Mr. Barker co-founded Orion Classics in 1983. He and his partners have been associated with films that have been nominated for a total of 67 Academy Awards®, including 17 wins. He has worked with some of the world's greatest filmmakers including Ang Lee, Woody Allen, Francois Truffaut, Akira Kurosawa, Louis Malle, Pedro Almodovar, Wim Wenders, R.W. Fassbinder, Lily Tomlin, Jim Jarmusch, Richard Linklater, Yimou Zhang, Merchant/Ivory, John Sayles, John Boorman, David Mamet, Neil LaBute, Errol Morris, Sally Potter, Don Roos, Gary Oldman, Allison Anders, Hal Hartley, and Mike Figgis.

Born in Nuremberg, Germany, Mr. Barker holds a Bachelor of Science degree from the University of Texas.

Mark Dornford-May, British born and now a South African permanent resident, worked in theatre in England for 25 years and formed Broomhill Opera before, mesmerized by the talent he had witnessed in South Africa in 1995, returned in 2000 together with Charles Hazlewood in order to create a new ensemble theatre company in Cape Town. In an unprecedented recruiting process, Mark and Charles traveled to townships nationwide scouting young aspiring performers many of whom had never previously been inside a theatre. No CV’s were required to audition, as a majority of South Africans had not been given opportunities until 1994. Over two thousand auditions took place across rural and urban South Africa and forty company members were selected to become the core group now known as Dimpho Di Kopane, meaning “combined talents” in Sotho.

Mark Dornford-May’s first film, U-Carmen eKhayelitsha, won the Golden Bear for Best Film at the Berlin International Festival in 2005.  Son of Man which premiered at Sundance in official selection in January 2006, is his second film.

Writer/director/actor/humorist Hadjii was born and raised in Brunswick, Georgia.  He graduated from the University of Georgia’s Grady College of Journalism and Mass Communication with a BA degree in Telecommunications Arts.  In 2004, he was a finalist in the Image Film Festival Perfect Pitch Competition with his pitch for his original screenplay My Father’s Business.  His 2002 short film The Making of Brick City won 2nd place at the 2002 Peach City Short Film Festival and was featured in the 2003 Hollywood Black Film Festival.  He was also a semi-finalist in the 2002 Hollywood Black Film Festival Storytelling Competition, and he was an invited panelist discussing the state of African-American film at Roger Ebert’s Overlooked Film Festival in 2004. Earnest Hardy of the L.A. Weekly praised Hadjii’s work for its “potent mix of irreverence and social consciousness.”  Somebodies is his first feature.  He is currently completing his first novel, Staged Persona: A Manual Biography and his second feature length screenplay.  He is an adjunct instructor at the University of Georgia where he teaches writing for film and television.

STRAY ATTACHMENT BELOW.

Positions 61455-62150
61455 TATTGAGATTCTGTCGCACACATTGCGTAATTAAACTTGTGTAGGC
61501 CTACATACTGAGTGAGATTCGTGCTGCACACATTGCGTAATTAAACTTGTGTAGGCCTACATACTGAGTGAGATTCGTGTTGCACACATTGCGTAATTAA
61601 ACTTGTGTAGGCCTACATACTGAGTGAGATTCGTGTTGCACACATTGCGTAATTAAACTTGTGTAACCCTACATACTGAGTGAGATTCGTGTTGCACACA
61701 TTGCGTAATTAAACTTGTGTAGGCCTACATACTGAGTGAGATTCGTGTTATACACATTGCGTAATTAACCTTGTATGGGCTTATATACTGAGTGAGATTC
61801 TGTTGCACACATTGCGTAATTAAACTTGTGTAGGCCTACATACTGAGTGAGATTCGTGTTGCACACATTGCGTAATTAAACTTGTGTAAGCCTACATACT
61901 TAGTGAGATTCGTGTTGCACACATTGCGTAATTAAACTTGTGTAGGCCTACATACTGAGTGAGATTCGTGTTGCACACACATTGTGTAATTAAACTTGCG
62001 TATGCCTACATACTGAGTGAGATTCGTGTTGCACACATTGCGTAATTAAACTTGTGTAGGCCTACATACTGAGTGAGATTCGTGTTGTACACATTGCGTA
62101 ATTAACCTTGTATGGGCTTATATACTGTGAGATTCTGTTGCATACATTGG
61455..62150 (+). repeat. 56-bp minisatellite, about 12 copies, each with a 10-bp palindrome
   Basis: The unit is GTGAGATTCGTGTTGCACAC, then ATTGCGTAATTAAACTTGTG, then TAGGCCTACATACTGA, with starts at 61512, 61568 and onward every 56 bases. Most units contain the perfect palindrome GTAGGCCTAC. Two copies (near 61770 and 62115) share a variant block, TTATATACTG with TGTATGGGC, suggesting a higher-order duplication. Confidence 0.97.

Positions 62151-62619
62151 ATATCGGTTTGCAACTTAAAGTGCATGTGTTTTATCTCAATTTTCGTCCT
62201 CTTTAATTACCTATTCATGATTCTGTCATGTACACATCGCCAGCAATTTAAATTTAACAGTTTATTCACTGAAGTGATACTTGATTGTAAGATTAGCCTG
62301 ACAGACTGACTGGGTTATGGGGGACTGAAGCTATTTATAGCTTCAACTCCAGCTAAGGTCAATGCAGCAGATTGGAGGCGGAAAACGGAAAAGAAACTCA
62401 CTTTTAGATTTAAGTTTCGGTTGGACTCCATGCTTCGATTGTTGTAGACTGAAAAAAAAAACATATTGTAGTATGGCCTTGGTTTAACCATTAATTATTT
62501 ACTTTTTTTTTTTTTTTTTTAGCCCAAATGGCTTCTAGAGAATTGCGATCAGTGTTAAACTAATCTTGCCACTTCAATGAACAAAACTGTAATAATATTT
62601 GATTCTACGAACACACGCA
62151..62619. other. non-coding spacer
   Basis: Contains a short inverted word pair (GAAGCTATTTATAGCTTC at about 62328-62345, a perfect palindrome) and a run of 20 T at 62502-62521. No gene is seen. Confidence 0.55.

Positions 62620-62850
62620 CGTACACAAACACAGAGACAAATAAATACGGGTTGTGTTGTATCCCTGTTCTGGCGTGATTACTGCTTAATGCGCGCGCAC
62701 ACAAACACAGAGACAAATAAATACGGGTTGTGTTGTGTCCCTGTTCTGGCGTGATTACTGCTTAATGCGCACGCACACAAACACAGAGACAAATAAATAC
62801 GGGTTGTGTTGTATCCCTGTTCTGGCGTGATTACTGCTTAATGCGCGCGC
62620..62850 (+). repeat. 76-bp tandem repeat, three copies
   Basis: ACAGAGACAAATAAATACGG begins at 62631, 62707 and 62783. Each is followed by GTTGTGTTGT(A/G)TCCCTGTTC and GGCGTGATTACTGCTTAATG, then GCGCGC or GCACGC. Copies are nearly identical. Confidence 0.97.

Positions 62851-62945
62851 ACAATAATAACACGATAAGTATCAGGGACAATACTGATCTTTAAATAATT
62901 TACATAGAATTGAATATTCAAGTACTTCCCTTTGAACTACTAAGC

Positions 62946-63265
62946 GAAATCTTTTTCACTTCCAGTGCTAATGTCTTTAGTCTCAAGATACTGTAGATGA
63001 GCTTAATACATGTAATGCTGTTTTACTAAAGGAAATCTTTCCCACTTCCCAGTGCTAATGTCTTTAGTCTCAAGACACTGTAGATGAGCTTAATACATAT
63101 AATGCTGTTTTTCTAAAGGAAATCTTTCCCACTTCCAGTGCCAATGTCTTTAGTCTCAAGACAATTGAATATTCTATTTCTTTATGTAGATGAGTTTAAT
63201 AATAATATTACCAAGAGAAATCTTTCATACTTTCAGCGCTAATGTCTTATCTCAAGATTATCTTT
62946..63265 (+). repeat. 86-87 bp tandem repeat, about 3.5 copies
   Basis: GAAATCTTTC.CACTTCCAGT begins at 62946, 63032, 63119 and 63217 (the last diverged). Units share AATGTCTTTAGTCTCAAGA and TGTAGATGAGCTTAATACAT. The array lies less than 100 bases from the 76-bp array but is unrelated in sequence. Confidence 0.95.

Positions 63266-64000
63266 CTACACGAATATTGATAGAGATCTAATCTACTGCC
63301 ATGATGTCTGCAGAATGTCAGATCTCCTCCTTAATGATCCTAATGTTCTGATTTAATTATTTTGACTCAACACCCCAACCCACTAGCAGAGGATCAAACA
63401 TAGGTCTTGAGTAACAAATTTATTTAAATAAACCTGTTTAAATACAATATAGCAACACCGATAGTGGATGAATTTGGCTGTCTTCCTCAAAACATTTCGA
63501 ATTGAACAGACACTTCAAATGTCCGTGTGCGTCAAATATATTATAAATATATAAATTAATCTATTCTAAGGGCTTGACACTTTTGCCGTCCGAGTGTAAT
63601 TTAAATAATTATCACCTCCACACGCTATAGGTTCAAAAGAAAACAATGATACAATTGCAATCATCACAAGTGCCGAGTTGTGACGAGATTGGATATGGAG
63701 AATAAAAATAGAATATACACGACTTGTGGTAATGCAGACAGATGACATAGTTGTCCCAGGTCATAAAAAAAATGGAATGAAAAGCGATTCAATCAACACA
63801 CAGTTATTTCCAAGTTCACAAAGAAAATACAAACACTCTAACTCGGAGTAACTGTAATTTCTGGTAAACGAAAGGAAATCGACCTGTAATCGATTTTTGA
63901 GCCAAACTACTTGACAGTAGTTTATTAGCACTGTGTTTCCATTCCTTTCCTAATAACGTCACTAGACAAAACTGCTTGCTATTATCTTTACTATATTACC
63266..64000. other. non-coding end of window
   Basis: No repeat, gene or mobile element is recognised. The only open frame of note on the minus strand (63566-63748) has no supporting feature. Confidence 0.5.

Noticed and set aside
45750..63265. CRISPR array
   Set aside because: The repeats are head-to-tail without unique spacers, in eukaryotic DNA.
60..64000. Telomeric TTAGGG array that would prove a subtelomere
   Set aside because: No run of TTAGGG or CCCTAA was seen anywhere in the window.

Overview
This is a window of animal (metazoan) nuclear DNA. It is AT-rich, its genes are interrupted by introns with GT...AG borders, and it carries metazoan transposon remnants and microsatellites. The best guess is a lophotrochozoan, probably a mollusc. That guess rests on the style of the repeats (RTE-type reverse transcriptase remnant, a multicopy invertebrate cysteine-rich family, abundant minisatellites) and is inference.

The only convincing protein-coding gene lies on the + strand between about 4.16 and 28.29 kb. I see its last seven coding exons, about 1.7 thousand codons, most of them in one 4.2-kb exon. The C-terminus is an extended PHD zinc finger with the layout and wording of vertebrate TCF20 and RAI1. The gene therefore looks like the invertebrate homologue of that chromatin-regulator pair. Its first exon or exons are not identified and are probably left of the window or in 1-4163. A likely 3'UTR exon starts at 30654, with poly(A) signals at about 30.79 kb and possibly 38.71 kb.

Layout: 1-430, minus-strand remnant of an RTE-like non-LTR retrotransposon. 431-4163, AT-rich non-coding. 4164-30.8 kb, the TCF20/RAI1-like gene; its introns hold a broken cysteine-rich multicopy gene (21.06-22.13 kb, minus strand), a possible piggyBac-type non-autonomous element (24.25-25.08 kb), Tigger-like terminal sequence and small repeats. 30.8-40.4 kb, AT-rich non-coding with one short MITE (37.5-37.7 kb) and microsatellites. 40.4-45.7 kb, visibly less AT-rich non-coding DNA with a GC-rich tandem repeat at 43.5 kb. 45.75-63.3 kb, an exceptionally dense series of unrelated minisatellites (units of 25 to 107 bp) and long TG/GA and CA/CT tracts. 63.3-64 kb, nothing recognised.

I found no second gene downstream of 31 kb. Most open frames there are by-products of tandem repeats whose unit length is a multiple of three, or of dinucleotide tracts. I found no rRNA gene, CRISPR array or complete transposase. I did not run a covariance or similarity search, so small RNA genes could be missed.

Borrowing a bit of dialogue from the film, Robert Harris thought it would be "fun" to resurrect the complete version of the favorite film he had never seen.  The "fun" project turned into a two-year odyssey, encompassing months of research, detective work, a touch of modern archaeology, a worldwide search and inventory of surviving elements and the painstaking examination of over four tons (sixty miles) of picture and sound elements.  With neither surviving prints nor a written continuity of the premiere version of Lawrence Of Arabia as a guide, he took on the task of reconstructing, restoring and joint-producing the restoration.
After Lawrence was restored on paper, the project moved from Harris' New York base to Los Angeles, where the final work was performed on the selected picture and track materials.  It was "an extraordinary honor," said Harris, "to be joined in the final restoration process by Anne Coates" (who received the Academy Award® for her editing of Lawrence) "and then by Sir David Lean, who, after directing the dubbing of some needed dialogue, flew to Los Angeles to not only oversee and approve the final form of the restoration, but after 27 years to create the Director's Cut of his masterpiece."
Harris, who studied film at New York University, was also involved in the restoration of Abel Gance's Napoleon, and was instrumental in its presentation in a joint effort with Francis Coppola's Zoetrope Studios. 
Most recently he restored Williamsburg: The Story of a Patriot from surviving VistaVision elements for the Colonial Williamsburg Foundation, as well as Francis Thompson's three-screen Academy Award®-winning short documentary To Be Alive for the S.C. Johnson Co.
His past projects have been Alfred Hitchcock’s 1954 Rear Window, the restoration of Hitchcock’s 1958 Vertigo, the reconstruction and restoration of Stanley Kubrick's Spartacus, all for Universal Studios, and George Cukor’s 1964 My Fair Lady for CBS.  He also produced (with Martin Scorsese) the critically acclaimed motion picture The Grifters.  He currently is splitting his time between restorations of favored classics and the preparation of new productions.  His restoration work stands as the most extensive, complex and expensive ever attempted.